Another method is to create an export preset to send your images to a folder that After Effects can access. This has the advantage of not creating copies in your Catalog (unless you opt to have them imported after they are created). This is a good way to get images from Lightroom and keep the image sources separate. Note: This method will include any adjustments made in Lightroom.

The third method is to simply drag and drop your images from Lightroom into After Effects. This is the workflow we'll look at here. It's simple and doesn't create unnecessary copies of image files. Note: This method uses the original images without Lightroom adjustments.

To start open Lightroom and After Effects. Resize Lightroom so you can see both applications. Select the images you want to include and drag them to the project panel in After Effects.

Once you drop the images After Effects will become the frontmost application and your images will be in the project panel and already selected.

Next, grab the already selected images and drag them down to the new composition icon at the bottom of the project panel.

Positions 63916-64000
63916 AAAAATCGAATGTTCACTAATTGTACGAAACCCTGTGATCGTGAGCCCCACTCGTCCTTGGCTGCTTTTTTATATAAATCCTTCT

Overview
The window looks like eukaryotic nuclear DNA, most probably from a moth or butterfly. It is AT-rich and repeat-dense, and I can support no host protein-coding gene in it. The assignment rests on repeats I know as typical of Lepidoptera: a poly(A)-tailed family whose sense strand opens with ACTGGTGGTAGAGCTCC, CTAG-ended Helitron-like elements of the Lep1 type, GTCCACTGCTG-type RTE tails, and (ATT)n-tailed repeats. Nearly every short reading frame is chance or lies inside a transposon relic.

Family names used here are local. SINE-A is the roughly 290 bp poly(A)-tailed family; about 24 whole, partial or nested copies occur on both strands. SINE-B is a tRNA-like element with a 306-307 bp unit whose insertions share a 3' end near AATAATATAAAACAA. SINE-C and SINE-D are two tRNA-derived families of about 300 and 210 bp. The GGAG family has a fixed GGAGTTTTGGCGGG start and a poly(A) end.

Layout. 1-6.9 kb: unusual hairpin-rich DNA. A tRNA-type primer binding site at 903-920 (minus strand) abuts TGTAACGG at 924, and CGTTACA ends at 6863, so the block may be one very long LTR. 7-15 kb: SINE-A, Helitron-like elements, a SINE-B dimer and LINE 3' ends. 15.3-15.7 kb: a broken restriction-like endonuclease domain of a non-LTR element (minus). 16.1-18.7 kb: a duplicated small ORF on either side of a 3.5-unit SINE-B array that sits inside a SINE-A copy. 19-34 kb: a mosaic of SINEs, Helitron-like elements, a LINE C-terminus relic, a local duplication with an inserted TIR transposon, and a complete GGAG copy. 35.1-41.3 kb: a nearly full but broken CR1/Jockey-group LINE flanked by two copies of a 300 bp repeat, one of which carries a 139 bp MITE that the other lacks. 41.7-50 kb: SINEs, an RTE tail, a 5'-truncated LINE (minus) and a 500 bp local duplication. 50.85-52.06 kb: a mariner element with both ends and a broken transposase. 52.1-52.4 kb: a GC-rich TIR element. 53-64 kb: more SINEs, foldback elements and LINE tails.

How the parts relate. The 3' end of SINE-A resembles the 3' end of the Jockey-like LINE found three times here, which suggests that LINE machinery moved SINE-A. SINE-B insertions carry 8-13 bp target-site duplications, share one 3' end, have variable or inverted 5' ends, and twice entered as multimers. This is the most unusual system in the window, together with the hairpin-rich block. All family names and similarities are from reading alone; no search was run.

When you let go After Effects will present you with the New Composition from Selection dialog box. You are a few choices away from a basic slideshow.


Select Single Composition so that all your images are in one composition (1). You have two choices to make in the Options section. Choose which image will be used as the size of the composition (2) and then decide how long you want each image to be displayed (3). In this case we have chosen 3 seconds. Make sure that you check the Sequence Layers option to have After Effects line up your images so they appear one after another. Choose overlap, set a duration for the transition, and select Dissolve Front Layer (4). This will create a cross fade from one image to the next. When you're done click OK (5).

Looking at After Effects we can see how the images overlap (1). With the playhead in one of the overlapping areas you can see how the fade is underway (2). If you select a layer and then press T to see the opacity values you will notice how After Effects has set up keyframes to handle the gradual change in the opacity of the front layer.

The keyframes appear as small diamonds. With the playhead between them you can see that the current opacity is at 66%. The left keyframe is 100% and the right keyframe is 0%. Simple.

So what have you gained over using the Slideshow Module? Isn't this all possible in Lightroom? The short answers are "nothing" and "yes." However, now that you are in After Effects you can add special effects. Title and text can appear, wander around the screen, and disappear again.

Now you have the ability to match slide durations to music. You can create several compositions and combine them. The possibilities are endless. Have a little fun and give After Effects a try. You will be pleasantly surprised!